Can games really change the world for the better? A few weeks ago, I finished the book Reality Is Broken by Jane McGonigal, PhD, a world-renowned designer of alternate reality games. In the book, McGonigal argues that gaming can lead the way to solving real-life problems.
There are some interesting takeaways for managers and employers of all kinds. For example, badges, or “leveling up,” could offer employees new forms of recognition and achievement that can engage them at work and encourage them to grow.
Already we’re seeing companies use games as a form of marketing. One example is Dodge’s hide-and-seek campaign for the Journey. The car company hid three of these vehicles around the country; find one and it’s yours.
But who has effectively used a game to solve a problem, as McGonigal describes, and not just as a marketing gimmick? Well, these guys have … Online Gamers Crack AIDS Enzyme Puzzle.
The games McGonigal explores in her book encourage collaboration, give people challenges that test their skills and provide recognition for reaching the next level of achievement. But, applying game theory doesn’t mean employees will trade in their drills for joysticks.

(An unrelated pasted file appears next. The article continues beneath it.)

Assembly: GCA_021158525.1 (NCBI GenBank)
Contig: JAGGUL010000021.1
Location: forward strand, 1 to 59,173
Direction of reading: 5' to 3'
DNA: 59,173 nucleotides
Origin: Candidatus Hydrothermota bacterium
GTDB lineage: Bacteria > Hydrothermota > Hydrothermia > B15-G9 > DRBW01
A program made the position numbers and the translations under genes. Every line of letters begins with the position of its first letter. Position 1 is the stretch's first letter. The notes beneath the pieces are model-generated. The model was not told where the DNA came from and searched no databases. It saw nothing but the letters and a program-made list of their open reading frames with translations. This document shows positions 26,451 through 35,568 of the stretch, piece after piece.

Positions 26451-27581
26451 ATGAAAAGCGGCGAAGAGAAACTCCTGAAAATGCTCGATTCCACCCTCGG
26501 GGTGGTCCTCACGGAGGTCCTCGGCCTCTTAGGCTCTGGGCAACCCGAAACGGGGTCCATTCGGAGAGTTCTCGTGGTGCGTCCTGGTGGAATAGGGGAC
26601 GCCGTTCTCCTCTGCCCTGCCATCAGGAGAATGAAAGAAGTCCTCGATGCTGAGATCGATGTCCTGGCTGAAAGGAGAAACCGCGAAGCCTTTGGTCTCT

As a communicator, I see games as a useful metaphor, a new interface with work, a new context and fresh language for the work experience. In this sense, gaming seems to be an effective way to communicate the personal value of work to the individual. I mean, wouldn’t it be more interesting to “beat a high score” than “reach a quota”? Would you rather be a “Level 5 Project Management Guru” or a “PMO Coordinator”? The idea is to apply to work the elements of gaming that are shown to engage players for hours on end in tasks that, when you get down to it, are needlessly difficult and have no material benefit other than a feeling of total immersion.
Could re-imagining work as a game at your company help you untap your employees’ full potential? If carefully designed, the answer seems to be yes. If gamers did in three weeks what scientists had been unable to do for years, it might be worth popping in a quarter and giving it a try.More Ideas